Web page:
It’s nuclear physics 101: Radioactivity proceeds at its own pace. Each type of radioactive isotope, be it plutonium-238 or carbon-14, changes into another isotope or element at a specific, universal, immutable rate. This much has been known for more than a century, since Ernest Rutherford defined the notion of half-life—the time it takes for half of the atoms in a radioactive sample to transmute into something else. So when researchers suggested in August that the sun causes variations in the decay rates of isotopes of silicon, chlorine, radium and manganese, the physics community reacted with curiosity, but mostly with skepticism.

In one experiment, a team at Purdue University in West Lafayette, Ind., was monitoring a chunk of manganese-54 inside a radiation detector box to precisely measure the isotope’s half-life. At 9:37 p.m. on December 12, 2006, the instruments recorded a dip in radioactivity. At the same time, satellites on the day side of the Earth detected X-rays coming from the sun, signaling the beginning of a solar flare.

The sun’s atmosphere was spewing out matter, some of which would reach Earth the day after. Charged particles would contort the planet’s magnetic field, disrupt satellite communications and pose a threat to astronauts on the International Space Station.

But that dip in the manganese-54 radioactivity was not a coincidental experimental fluke, nor was it the solar flare discombobulating the measurements, the Purdue researchers claim in a paper posted online (arxiv.org/abs/0808.3156). In West Lafayette the sun had set while X-rays were hitting the atmosphere on the other side of the globe, and the electrically charged matter that created electromagnetic disturbances worldwide was still in transit. After a solar flare has begun, “the charged particles arrive several hours later,” points out theorist Ephraim Fischbach, coauthor of the paper with his Purdue colleague Jere Jenkins.

In a separate paper, also posted online in August, Fischbach, Jenkins and their collaborators compared puzzling and still unexplained results from two separate experiments from the 1980s—one on silicon-32 at the Brookhaven National Laboratory in Upton, N.Y., and the other on radium-226 done at the PTB, an institute that sets measurement standards for the German federal government. Both experiments had lasted several years, and both had seen seasonal variations of a few tenths of a percent in the decay rates of the respective isotopes.

A change of less than a percent may not sound like a lot. But if the change is real, rather than an anomaly in the detector, it would challenge the entire concept of half-life and even force physicists to rewrite their nuclear physics textbooks.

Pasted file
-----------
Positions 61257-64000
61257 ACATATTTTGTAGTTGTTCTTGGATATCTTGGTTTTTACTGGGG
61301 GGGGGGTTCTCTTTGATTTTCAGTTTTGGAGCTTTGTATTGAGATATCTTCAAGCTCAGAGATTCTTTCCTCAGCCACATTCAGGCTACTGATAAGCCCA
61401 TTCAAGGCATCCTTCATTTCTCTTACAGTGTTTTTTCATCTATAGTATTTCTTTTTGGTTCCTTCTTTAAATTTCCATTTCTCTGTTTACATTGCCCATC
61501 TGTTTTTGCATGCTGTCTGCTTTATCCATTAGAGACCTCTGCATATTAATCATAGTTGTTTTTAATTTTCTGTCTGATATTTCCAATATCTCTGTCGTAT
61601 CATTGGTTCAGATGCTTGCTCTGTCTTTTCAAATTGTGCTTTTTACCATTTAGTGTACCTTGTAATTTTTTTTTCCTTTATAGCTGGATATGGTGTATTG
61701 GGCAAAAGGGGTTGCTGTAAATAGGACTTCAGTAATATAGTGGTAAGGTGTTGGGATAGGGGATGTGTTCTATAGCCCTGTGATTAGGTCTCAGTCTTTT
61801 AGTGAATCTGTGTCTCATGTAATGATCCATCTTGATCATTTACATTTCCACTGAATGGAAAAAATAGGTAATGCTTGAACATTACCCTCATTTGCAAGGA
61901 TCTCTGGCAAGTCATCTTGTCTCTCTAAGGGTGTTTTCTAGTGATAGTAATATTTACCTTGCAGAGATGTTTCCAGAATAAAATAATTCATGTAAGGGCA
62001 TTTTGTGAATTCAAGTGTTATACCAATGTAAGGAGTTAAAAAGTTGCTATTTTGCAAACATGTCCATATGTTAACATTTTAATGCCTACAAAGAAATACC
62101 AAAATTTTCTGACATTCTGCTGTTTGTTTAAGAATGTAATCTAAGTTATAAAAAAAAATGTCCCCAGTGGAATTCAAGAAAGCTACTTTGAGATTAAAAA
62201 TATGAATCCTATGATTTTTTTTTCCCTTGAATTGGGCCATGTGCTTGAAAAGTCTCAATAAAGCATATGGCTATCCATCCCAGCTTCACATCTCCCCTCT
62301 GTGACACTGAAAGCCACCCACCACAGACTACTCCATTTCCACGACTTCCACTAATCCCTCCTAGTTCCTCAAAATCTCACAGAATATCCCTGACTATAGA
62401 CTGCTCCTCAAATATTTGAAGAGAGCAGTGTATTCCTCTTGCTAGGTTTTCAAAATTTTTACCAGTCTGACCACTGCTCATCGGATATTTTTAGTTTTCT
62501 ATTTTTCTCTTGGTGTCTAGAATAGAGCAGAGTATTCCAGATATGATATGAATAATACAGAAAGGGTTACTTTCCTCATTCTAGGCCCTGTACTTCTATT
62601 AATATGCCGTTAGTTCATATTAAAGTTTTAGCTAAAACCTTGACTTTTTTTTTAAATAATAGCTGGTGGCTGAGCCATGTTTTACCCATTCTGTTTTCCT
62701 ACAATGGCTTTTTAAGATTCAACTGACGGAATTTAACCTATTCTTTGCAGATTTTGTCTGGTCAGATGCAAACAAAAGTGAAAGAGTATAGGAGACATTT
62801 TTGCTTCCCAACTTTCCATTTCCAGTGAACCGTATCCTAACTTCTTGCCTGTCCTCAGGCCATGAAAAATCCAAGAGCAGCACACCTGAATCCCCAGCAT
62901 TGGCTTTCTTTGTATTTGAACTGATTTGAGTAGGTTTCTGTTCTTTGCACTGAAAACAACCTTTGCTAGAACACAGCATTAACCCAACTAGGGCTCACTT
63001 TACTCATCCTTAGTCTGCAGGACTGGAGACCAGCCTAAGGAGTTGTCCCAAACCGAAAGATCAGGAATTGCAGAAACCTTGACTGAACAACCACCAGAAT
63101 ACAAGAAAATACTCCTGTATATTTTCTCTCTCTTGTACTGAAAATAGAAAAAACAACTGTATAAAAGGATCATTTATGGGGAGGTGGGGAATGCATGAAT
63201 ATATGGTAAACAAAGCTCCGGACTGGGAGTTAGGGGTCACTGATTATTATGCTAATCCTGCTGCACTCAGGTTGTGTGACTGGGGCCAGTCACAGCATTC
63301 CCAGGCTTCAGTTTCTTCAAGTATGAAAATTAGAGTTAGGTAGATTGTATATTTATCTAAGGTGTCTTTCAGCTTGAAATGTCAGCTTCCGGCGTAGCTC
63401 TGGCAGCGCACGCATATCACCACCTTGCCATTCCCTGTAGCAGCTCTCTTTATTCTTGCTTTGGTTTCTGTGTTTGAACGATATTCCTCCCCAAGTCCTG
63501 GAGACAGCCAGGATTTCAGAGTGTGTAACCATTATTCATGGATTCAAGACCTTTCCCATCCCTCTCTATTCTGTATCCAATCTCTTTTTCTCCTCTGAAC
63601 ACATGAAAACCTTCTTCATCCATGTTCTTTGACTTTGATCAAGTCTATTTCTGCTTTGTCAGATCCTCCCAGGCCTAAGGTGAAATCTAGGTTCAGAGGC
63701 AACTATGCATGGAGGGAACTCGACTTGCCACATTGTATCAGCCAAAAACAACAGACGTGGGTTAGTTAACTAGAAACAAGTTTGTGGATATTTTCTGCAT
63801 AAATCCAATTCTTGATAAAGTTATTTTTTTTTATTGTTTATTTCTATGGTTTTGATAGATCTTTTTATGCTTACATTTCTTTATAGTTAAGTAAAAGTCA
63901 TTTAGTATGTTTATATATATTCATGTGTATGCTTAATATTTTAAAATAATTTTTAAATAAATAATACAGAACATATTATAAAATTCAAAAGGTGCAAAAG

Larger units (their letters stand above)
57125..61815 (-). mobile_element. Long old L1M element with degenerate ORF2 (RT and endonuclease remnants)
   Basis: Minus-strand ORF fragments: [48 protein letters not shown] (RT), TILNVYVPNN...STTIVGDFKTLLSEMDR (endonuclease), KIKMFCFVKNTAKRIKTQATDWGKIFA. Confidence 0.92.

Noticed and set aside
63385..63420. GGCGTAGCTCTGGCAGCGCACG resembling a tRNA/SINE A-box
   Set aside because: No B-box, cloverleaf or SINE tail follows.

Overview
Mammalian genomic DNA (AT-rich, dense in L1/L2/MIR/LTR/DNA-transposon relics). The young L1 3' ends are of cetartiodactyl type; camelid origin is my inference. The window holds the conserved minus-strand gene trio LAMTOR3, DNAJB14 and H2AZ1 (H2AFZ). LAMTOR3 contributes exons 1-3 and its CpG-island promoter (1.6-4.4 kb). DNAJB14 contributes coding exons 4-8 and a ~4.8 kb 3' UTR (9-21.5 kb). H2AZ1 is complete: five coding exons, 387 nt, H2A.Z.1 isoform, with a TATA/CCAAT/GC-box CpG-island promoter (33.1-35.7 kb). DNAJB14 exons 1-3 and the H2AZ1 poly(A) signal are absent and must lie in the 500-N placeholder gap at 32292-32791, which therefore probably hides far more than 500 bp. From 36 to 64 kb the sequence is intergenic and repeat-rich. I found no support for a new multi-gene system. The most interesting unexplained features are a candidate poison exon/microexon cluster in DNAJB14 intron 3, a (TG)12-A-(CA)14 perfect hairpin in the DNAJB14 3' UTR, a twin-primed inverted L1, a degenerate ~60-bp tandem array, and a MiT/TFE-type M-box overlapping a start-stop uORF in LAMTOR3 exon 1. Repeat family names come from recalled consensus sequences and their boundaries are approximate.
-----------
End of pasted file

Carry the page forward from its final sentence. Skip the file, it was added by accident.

http://www.sciencene.....-life_(more_o...


Now we have two completely different lines of evidence against a constant nuclear decay rate.





Thanks.

#13 Adam Nagy

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Posted 14 March 2009 - 05:11 PM

AFAIK the only assumption necessary for radiometric dating is that decay rates have remained constant over the eons.  Everything else is empirical measurements.  Do you know of any other assumptions?

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I'm just curious, are you willing to admit these additional assumptions

1. Original composition had 100% radioactive element compared to 0% daughter element.

2. Nothing effected the sample to remove radioactive salts.

I'm not asking for the beliefs regarding how these ideas are assumed to be validated but that the number crunching only can be presumed to work if the samples are believed to have these conditions in place, correct?

#14 assist24

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Posted 14 March 2009 - 05:13 PM

This assumption has been repeatedly falsified. Fresh volcanic rock is routinely found to have argon in it when it first cools.[3][4] In these cases, lava of a known age of no more than several thousand years (and in one case, no more than ten years) had argon in it when it formed, so that the rock was calculated by K-Ar dating to be millions of years old, even though it was known to be only thousands of years old.

http://creationwiki....iometric_dating

Sorry, but that is a blatantly false statement from Creationwiki.

There are well known and well documented cases of excess argon in relatively new lava, but in every case the excess argon was shown to come from outside contaminates and not from a retention of the isotopic products after heating.